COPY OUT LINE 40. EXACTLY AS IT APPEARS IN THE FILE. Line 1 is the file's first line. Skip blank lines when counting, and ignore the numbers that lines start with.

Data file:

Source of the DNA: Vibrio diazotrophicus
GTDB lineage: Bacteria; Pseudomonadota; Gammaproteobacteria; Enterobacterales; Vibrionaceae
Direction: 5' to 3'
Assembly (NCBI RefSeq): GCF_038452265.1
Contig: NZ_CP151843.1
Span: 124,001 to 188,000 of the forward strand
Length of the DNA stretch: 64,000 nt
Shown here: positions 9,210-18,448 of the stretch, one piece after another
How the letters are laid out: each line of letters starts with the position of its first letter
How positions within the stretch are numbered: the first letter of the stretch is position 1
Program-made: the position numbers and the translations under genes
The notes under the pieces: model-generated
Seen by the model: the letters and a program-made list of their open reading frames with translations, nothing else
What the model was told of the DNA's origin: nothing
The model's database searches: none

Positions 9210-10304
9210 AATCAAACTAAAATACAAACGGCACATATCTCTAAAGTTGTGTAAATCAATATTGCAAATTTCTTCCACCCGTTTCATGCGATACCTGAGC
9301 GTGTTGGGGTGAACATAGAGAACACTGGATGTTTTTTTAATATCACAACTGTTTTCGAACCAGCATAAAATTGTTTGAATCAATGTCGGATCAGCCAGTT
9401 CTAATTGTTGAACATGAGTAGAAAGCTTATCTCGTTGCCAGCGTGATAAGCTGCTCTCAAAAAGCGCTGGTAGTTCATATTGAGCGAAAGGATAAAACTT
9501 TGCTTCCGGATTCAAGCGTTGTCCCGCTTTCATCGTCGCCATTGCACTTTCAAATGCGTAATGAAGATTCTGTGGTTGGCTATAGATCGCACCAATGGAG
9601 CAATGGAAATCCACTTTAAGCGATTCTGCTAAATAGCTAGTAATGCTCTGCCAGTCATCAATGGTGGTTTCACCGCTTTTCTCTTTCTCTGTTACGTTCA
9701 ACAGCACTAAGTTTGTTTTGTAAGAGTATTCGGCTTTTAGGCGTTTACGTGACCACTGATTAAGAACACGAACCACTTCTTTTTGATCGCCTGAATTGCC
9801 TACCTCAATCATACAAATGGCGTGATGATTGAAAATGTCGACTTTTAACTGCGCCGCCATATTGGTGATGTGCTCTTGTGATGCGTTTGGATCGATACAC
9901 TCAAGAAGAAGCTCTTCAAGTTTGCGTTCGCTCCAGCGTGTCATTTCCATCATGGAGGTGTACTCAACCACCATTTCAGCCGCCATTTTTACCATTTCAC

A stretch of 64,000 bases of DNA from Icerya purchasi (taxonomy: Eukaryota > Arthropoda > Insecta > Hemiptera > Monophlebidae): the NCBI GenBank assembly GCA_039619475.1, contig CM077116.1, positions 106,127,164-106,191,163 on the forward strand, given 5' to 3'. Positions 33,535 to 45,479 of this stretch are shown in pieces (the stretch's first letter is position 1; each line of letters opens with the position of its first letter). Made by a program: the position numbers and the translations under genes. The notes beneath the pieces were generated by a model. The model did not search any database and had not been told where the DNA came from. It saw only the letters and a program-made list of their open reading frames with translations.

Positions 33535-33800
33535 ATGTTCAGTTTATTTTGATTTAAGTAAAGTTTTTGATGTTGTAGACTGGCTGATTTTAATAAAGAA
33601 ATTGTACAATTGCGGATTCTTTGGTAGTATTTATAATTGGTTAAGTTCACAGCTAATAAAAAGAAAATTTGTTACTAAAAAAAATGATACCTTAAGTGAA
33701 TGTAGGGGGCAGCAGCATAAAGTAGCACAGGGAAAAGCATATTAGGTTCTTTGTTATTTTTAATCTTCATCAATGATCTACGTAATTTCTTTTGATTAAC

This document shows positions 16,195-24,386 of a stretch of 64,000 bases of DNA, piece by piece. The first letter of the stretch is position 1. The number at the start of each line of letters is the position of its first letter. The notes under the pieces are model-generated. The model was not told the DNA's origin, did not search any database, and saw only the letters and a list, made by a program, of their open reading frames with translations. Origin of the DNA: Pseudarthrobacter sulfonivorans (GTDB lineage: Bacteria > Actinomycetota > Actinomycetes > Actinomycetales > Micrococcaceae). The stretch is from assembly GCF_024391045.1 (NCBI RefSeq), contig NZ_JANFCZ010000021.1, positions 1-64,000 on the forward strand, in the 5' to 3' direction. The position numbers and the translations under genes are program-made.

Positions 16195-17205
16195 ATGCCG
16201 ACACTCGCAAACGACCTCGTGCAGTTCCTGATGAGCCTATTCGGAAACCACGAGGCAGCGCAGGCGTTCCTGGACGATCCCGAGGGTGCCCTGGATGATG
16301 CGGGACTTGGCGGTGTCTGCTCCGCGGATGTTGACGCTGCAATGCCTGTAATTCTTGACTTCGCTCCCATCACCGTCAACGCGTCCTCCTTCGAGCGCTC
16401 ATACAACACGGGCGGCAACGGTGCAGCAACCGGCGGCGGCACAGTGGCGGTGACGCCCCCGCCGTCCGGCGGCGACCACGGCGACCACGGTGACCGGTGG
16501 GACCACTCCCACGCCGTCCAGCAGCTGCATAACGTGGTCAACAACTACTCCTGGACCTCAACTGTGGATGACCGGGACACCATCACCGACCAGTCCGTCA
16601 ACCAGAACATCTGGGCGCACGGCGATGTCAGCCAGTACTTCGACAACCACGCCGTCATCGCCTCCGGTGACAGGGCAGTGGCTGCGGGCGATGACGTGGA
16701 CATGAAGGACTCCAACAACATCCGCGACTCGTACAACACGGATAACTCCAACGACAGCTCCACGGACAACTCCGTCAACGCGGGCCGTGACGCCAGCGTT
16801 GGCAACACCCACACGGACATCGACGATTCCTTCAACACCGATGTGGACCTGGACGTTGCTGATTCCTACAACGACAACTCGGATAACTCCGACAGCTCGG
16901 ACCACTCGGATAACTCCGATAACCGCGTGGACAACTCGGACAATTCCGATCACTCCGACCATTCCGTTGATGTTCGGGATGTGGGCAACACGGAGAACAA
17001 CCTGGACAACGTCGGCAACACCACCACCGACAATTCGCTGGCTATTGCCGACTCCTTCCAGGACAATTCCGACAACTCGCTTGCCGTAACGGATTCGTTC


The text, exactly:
16901 ACCACTCGGATAACTCCGATAACCGCGTGGACAACTCGGACAATTCCGATCACTCCGACCATTCCGTTGATGTTCGGGATGTGGGCAACACGGAGAACAA